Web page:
Britain's Foreign Secretary Boris Johnson has accused Opposotion Leader Jeremy Corbyn of "siding with the Russian spin machine" over the poisoning of a spy in Salisbury.

Corbyn said that Johnson has "serious questions" to answer after saying in an interview a fortnight ago that he had been told by Porton Down scientists that the nerve agent used in the poisoning was made in Russia.

Yesterday scientists from Porton Down said that while they had established that the poison used in Salisbury was the Russian-developed nerve agent Novichok, they could not determine precisely where it was made.

Vladimir Putin, the Russian President, seized on the interview, and the Russian Embassy in the UK subsequently highlighted a deleted Foreign Office tweet claiming scientists had concluded the agent was "produced in Russia".

Corbyn said that Johnson had "egg on his face" and had "completely exceeded the information" he had been given.


Johnson said: "It is lamentable that Jeremy Corbyn is now playing Russia's game of trying to discredit the UK over [the] Salisbury attack.

"Twenty-eight other countries have been so convinced by [the] UK case they have expelled Russians. In contrast, Jeremy Corbyn chooses to side with the Russian spin machine."

Johnson and the Government have made it clear that Russia said that the analysis of the agent was only "one part of the intelligence picture", highlighting Russian research into delivering nerve agents to assassinate targets and record of "state-sponsored assassinations".

Britain's Foreign Secretary Boris Johnson. Photo / AP file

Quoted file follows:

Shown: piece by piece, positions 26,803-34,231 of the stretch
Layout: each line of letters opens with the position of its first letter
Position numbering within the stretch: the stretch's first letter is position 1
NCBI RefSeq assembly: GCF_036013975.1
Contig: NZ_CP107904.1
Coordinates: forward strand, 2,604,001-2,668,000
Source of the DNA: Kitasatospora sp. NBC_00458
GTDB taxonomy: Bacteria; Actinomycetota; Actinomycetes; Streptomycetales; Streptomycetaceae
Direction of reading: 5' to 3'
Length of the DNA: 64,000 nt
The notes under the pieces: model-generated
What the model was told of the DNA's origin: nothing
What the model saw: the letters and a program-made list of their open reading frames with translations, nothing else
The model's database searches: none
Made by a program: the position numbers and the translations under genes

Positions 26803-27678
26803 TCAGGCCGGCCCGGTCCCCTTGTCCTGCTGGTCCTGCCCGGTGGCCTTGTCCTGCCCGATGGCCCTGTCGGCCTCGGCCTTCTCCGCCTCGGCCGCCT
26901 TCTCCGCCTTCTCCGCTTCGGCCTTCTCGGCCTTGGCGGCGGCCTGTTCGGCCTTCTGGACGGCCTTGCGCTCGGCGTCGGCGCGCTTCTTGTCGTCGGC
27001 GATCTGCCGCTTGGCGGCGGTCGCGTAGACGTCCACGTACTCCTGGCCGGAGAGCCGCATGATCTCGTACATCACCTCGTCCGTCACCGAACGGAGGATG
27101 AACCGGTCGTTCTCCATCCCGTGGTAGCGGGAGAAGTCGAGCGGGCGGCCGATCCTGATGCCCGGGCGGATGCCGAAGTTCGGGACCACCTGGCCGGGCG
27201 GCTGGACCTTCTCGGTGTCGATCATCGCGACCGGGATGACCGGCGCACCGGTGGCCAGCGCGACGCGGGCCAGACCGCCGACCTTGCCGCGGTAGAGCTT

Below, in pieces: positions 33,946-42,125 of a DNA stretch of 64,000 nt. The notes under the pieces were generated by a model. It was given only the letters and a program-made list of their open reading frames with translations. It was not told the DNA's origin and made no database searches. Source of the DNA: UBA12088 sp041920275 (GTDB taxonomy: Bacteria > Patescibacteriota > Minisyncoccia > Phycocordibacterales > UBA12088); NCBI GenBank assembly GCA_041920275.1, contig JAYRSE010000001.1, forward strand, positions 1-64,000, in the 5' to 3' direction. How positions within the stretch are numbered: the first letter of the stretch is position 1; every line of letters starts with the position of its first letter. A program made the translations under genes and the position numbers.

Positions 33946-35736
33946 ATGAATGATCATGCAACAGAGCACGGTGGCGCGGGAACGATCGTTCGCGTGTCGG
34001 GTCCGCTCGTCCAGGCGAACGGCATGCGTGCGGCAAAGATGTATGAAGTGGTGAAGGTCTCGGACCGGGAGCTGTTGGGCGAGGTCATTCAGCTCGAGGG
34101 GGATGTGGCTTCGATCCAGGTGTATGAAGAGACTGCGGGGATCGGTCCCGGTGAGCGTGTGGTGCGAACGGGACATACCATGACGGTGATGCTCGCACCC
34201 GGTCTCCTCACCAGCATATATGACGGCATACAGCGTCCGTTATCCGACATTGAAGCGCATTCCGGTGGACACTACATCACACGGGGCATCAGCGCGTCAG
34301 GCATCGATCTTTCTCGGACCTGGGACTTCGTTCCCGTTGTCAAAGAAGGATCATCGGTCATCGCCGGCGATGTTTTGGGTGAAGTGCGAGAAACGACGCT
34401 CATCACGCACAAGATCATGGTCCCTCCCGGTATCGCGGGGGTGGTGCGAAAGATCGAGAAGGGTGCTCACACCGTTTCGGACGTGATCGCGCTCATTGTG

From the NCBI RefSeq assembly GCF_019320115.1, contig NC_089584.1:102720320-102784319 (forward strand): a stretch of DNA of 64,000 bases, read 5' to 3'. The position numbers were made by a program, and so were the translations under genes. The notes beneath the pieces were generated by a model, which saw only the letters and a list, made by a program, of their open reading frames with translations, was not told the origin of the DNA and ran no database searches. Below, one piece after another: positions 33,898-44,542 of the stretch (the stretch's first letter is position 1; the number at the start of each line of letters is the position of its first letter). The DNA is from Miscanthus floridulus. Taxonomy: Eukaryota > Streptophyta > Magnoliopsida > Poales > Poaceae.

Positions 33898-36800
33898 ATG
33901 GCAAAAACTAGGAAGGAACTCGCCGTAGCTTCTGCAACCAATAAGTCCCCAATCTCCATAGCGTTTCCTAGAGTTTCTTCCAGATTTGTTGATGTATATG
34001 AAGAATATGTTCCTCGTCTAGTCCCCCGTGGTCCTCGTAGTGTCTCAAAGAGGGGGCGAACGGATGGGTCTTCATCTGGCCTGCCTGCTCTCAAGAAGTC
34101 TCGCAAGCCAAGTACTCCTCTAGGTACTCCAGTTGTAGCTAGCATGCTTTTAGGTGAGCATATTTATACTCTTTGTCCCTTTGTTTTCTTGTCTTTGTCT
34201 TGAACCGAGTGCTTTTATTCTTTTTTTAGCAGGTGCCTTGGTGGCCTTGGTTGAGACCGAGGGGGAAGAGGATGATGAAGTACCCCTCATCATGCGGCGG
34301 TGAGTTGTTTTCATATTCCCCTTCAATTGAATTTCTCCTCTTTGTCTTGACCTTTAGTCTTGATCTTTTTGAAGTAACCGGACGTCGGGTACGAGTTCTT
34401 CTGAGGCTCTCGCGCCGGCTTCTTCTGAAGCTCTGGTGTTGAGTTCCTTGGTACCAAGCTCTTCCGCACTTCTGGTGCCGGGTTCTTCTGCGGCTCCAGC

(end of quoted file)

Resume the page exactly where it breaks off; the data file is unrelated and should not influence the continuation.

Britain's Foreign Secretary Boris Johnson. Photo / AP file

Earlier Diane Abbott, Labour's shadow home secretary, said that the statement from Porton Down had raised questions about the Government's approach, and that claimed the Opposition Leader should be given credit for demanding more evidence before allocating blame.

"It doesn't surprise me Porton Down is saying this because the security services were always very cautious in what they said," Abbott told BBC Radio 4's Today programme.

"What surprised me was that so many were willing to rush into the media and say it was unequivocally Putin. That's not necessarily what we were told."

It came as Britain called Russia's demand for a joint intervention into the Salisbury poisoning "perverse" at a meeting of the Organisation for the Prohibition of Chemical Weapons in the Hague.

Police officers stand outside the house of former Russian double agent Sergei Skripal in Salisbury, England. Photo / AP file
Police officers stand outside the house of former Russian double agent Sergei Skripal in Salisbury, England. Photo / AP file

Britain's representative at the meeting said: " We will not agree to Russia's demand to conduct a joint investigation into the attack in Salisbury because the UK – supported by many other countries – has assessed that it is highly likely that the Russian state is responsible for this attack, and that there is no plausible alternative explanation.


"There is no requirement in the Chemical Weapons Convention, for a victim to engage the likely perpetrator in a joint investigation. To do so would be perverse."

Russia recieved the backing of 14 nations at the meeting including Cuba, Pakistan, Iran, Nicaragua, Russia, Venezuela, Syria and Belarus.